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I need to know how to estimate the time needed to complete a QC subtasks in user stories. I’ve read many articles regarding the estimation of time but they were no help in applying them in real life, like how do I know the tasks value and estimation and weightage and all of this. I’m using JIRA.

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  • Your question is too broad. "How to estimate", "how to learn to program", etc, depend highly on the context. I suggest detailing more your particular situation, which type of work you do, what are your goals with this estimation and which techniques you have attempt so far. Mar 11 at 12:36
  • There’s a user story we’re working on it involving changing order status in an ecommerce platform. I created a QC subtasks in each user story one for creating test cases and one for test cases Execution . I need to know how to determine the estimate time needed for each subtasks
    – Saaa
    Mar 11 at 14:13
  • "how do I know the tasks value and estimation and weightage and all of this". Well if you don't know, we sure don't know. But seriously that is exactly what you need to find out (the details) from your organization and team not from us. So the answer is to ask a lot of questions and do a lot of work to understand the product and the backend that supports it. No magic fix for needing to learn a lot, just take the time to do it. Mar 12 at 19:28

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This is a common concern for new career people. How do you estimate work if you've never done it before or lack experience?

There are multiple ways to estimate a task. The two common ways are time or complexity. In my experience, it's better to go with complexity estimate, not time. (Other options are t-shirt size estimation, usually used on larger projects. Or, SWAG estimates: scientifically wild ass guess. There's nothing scientific about it; it's just an educated guess!)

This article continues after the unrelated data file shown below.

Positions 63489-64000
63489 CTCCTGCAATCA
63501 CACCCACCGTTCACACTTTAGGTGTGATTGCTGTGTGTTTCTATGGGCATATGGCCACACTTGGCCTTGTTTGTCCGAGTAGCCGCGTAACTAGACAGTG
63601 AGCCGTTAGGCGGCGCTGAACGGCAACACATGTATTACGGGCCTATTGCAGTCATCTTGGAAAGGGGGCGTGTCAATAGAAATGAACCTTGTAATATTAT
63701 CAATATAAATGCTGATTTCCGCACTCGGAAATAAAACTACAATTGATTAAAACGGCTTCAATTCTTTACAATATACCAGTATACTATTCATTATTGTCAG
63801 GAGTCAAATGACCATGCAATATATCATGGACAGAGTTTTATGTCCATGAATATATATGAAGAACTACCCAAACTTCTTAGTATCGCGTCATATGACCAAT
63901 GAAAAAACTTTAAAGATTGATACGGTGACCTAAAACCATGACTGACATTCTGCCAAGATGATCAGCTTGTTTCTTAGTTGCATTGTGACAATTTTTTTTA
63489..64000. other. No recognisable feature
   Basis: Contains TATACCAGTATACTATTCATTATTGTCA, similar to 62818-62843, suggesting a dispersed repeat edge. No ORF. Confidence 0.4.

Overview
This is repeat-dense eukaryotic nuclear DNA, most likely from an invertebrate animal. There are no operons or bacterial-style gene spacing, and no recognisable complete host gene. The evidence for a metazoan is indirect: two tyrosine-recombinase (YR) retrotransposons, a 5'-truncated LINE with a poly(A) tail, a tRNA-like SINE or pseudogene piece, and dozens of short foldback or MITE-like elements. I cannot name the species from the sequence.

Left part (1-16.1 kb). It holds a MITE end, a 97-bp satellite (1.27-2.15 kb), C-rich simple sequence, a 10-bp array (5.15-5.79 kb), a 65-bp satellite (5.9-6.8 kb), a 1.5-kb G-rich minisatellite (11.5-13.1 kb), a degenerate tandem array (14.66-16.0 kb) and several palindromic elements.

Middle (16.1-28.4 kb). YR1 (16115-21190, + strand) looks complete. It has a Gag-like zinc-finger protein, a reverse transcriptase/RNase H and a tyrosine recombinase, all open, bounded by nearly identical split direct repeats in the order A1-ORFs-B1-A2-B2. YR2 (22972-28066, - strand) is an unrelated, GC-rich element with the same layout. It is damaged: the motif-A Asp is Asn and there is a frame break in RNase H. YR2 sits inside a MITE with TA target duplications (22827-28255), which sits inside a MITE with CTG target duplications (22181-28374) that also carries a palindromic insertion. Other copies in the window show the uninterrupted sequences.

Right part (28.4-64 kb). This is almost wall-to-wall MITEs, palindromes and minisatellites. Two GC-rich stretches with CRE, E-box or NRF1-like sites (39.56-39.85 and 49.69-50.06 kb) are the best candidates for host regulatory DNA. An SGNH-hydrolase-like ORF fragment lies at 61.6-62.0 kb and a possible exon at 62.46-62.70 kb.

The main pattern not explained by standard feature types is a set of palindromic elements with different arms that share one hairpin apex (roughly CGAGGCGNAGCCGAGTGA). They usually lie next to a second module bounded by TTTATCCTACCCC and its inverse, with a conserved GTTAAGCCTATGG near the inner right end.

A time estimate creates a deadline that everyone expects you to complete the task by. Time estimates also tend to separate the work by role -- it's a simple measure of effort.

A complexity estimate usually uses story points based on the Fibonacci sequence. It's an exponential set of numbers. Higher the number, more complex. Complexity also tends to favor an estimate on the entirety of the work/task, not separated by role or function.

Obviously, there are more nuances to both options.

Since the OP says they are working with time estimates, here are some options:

  • Random guess. Just guess as to how long it will take to complete. You'll get better over time.
  • Experience. Base it on how long it took you to complete similar tasks in the past. Similar can be based on size of the task or type of feature. If you lack experience on a feature, it's always going to take longer than you expect. But with more experience, it'll take less time.
  • User experience. Even if you have never worked on a feature as a tester before, have you encountered this feature as a user? OP says it's an ecommerce platform. So, as someone that has purchased any product on an ecommerce site, what are your expectations? How should it work? You can create an estimate based on this.
  • Ask someone else on your team, either developer/tester on how long it took in the past. You can always look at past Jira tickets for these estimates.
  • Math. You should know the developer estimate by now. So, do a percentage of that estimate. Should testing take 50% less time? 50% more time? (50 is just an example -- any number works here.)

In reality, these are just estimates. No one should be hardcore about this number or be creating any negative consequences if you miss the estimated time. There are just too many variables to account for to create a "perfect" estimate. This doesn't exist. Take away the pressure and stress on finding the perfect number; just pick a number and complete the work. You'll provide more value to the team by completing the work regardless of estimate.

Side note, do you really need to estimate the time to write test cases and a different time to execute it? In my experience, this is rare, if ever done. And how are you executing those test cases? Manually? With automation? Combination of the two? Again, too many variables to consider for estimation.

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    Thank u so much for ur help
    – Saaa
    Mar 11 at 23:11
  • @Saaa You're welcome. If you like this answer, please mark it as Accepted.
    – Lee Jensen
    Mar 12 at 20:24

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